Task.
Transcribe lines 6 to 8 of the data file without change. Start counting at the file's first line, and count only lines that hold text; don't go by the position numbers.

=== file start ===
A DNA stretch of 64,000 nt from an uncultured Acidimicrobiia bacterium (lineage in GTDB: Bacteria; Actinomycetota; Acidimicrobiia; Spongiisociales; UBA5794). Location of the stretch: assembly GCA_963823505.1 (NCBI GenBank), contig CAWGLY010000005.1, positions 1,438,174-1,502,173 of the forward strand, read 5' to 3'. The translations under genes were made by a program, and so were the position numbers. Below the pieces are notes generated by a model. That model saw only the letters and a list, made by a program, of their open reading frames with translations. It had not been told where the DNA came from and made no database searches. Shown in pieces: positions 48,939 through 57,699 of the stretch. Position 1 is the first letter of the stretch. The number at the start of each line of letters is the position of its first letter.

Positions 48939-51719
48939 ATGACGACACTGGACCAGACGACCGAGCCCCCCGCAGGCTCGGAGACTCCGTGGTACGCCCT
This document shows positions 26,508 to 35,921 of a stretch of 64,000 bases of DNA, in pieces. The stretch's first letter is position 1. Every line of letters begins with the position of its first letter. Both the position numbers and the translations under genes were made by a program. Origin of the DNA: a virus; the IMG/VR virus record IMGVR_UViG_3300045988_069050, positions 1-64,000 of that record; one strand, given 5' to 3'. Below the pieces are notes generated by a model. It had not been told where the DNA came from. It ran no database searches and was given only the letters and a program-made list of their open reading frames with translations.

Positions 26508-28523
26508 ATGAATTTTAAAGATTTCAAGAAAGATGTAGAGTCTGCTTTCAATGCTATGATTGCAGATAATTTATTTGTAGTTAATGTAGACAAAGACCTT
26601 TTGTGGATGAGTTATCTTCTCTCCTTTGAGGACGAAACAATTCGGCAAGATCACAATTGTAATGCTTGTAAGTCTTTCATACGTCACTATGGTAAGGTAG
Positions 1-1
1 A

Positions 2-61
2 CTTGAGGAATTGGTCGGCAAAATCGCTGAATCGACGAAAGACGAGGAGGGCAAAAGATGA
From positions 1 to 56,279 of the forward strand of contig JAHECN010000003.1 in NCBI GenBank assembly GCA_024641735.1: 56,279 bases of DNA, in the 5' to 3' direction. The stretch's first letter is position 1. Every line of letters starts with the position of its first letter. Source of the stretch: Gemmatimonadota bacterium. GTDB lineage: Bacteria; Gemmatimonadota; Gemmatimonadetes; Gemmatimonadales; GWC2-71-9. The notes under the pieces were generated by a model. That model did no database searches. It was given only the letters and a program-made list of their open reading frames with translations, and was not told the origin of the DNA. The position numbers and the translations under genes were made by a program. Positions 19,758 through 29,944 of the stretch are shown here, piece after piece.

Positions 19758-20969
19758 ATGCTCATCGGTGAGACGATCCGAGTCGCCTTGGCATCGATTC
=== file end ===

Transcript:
26508 ATGAATTTTAAAGATTTCAAGAAAGATGTAGAGTCTGCTTTCAATGCTATGATTGCAGATAATTTATTTGTAGTTAATGTAGACAAAGACCTT
26601 TTGTGGATGAGTTATCTTCTCTCCTTTGAGGACGAAACAATTCGGCAAGATCACAATTGTAATGCTTGTAAGTCTTTCATACGTCACTATGGTAAGGTAG
Positions 1-1